UAW as Owner: Let the Bosses Take the Losses!

UAW as Owner: Let the Bosses Take the Losses!

UAW as Owner: Let the Bosses Take the Losses!

A mostly political weblog.
April 29 2009 11:53 PM

UAW as Owner: Let the Bosses Take the Losses!

Wednesday, April 29, 2009

Some conservatives are troubled that the UAW is getting a huge ownership share in GM (about 40%) and Chrysler (over 50%): For example,  Larry Kudlow :  

What is going on in this country? The government is about to take over GM in a plan that completely screws private bondholders and favors the unions. Get this: The GM bondholders own $27 billion and they're getting 10 percent of the common stock in an expected exchange. And the UAW owns $10 billion of the bonds and they're getting 40 percent of the stock. Huh? Did I miss something here?  

The union's ownership so does not seem a problem . It seems a virtue. Let the UAW, as new owner of GM, pay the price for the overgrown work rules of its locals. Let the UAW demand above-market raises from itself. Let the UAW try to raise money from new lenders after the previous round of lenders has been royally screwed (thanks, in part, to the UAW). And then let the UAW try to sell the cars that result.

The most efficient way to balance competing interests, as Michael Kinsley noted years ago, isn't an adverserial system where various singleminded interests duke it out--either in court or on picket lines--but in the head of a decisionmaker who will feel the relevant consequences. As long as the government steps out of the financing picture, the UAW will feel the consequences of its own excesses. Just don't bail them out again! ...

P.S.: One sign that the WSJ 's Holman Jenkins may actually be impressed with Obama's "apparent willingness to drive a hard bargain with the UAW" is that in order to attack the union Jenkins had to write a column about the government's hidden subsidies for Detroit in previous decades. ...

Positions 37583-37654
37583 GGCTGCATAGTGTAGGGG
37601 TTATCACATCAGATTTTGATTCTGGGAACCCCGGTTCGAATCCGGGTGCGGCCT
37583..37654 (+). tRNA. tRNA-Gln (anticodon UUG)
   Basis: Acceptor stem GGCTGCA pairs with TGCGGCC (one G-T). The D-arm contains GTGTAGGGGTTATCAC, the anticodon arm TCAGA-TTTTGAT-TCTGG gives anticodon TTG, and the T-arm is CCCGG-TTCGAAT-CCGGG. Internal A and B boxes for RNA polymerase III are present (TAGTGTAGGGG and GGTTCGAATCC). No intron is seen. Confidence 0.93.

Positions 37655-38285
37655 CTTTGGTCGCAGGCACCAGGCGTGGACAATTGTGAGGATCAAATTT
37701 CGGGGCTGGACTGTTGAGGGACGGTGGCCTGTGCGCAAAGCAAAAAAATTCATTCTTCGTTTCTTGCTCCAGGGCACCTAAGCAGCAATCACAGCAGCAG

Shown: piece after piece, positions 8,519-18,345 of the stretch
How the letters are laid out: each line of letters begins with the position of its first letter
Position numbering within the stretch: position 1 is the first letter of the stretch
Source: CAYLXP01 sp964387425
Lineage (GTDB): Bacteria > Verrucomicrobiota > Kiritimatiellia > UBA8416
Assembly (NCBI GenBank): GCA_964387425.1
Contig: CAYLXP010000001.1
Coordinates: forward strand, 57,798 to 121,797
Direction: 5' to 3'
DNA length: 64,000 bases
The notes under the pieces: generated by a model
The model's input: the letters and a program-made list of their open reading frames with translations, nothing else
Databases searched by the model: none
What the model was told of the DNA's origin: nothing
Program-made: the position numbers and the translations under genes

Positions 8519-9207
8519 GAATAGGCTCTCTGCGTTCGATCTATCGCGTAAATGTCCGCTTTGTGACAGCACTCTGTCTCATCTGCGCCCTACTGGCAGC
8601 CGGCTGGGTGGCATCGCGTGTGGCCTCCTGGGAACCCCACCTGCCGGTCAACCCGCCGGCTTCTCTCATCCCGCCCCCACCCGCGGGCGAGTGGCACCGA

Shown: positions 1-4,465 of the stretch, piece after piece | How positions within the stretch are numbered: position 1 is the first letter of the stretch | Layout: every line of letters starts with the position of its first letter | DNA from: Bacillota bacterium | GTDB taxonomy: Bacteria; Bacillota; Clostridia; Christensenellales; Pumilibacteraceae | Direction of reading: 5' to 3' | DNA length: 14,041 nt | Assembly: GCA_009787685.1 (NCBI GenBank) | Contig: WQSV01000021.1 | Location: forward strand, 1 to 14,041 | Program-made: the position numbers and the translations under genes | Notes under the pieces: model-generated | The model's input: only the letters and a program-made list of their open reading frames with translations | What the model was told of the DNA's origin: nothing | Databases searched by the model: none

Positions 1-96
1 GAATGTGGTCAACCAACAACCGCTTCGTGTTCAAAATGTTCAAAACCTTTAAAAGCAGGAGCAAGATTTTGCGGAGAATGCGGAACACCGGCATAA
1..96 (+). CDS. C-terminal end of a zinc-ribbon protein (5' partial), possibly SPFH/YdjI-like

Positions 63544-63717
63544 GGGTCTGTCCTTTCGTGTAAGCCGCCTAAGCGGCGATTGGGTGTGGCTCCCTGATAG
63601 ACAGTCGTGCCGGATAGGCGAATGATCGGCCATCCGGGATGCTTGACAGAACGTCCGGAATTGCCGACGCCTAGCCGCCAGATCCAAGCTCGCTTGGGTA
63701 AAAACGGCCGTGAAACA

Update: The Cult of Bartley  complains that

At the next labor contract bargaining session, the union would sit on both sides of the table.

And the problem with that is ...?

The otherwise estimable Paul Ingrassia applies a blanket condemnation of worker-ownership   derived from his study of the University of Wisconsin student store. "There's an inherent conflict between the cost discipline required of owners and the understandable desire of employees to make more money for less work (hey, why not?)" There is. It's a conflict we freelancers face every day! Somehow we manage. A "clean and well-run union such as the UAW" should be able to do it too. ... 10:26 P.M.


I meant "benign" in a good way! Jeez, you call Atlantic owner David Bradley a "benign sucker" and all sorts of people want to rush to his defense! Here's what I meant: Practically every magazine I've ever written for has lost money.** That usually doesn't bother the owner, who is typically rich and willing to take a loss in exchange for the prestige or enjoyment of owning a magazine, or the access and influence it brings. It's an ancient and honorable arrangement. Hence "benign." But at various times, Bradley has sounded  as if he actually intended to make The Atlantic and its website  a going business concern  ( noises that are still being made ). From a 2003  piece by David Carr :  

["]There has been a 50-year tradition at the magazine of older male businessmen like myself managing The Atlantic as a philanthropy,'' Mr. Bradley said. ''It was largely subsidized and dependent on finding the next Mort Zuckerman. I think it's possible I may be the last member of that generation, and we have to find a way to make this wonderful magazine support itself.''

I suspect he is disappointed . Also, he's overpaying his writers.*** Hence, "sucker." I'm all for it. (I could use someone like that.) ...  

**--Original text left out the "Practically." I forgot about  Newsweek , which probably was making some money when I was there. But not a lot. 

***--" as high as $350,000 ..." 10:14  P.M.


John Judis predicts that Obama's stimulus and budget will "lift overall government spending from the 30s to well over 40 percent of GDP," maybe even to 45 % of GDP in 2009-- a percentage  

more like that of France and Sweden, whose non-crisis budgets total over 45 percent of GDP.

Hmm. If you put it like that, doesn't the Obama presidency begin to look a bit like a ripoff? If we're going to spend 45% of GDP like Sweden, I want a cradle-to-grave welfare state! It doesn't seem like much of a bargain to spend Swedish-style tax dollars for what will remain at bottom an American style fend-for-yourself society (even one with guaranteed access to health care). ...   10:01 P.M.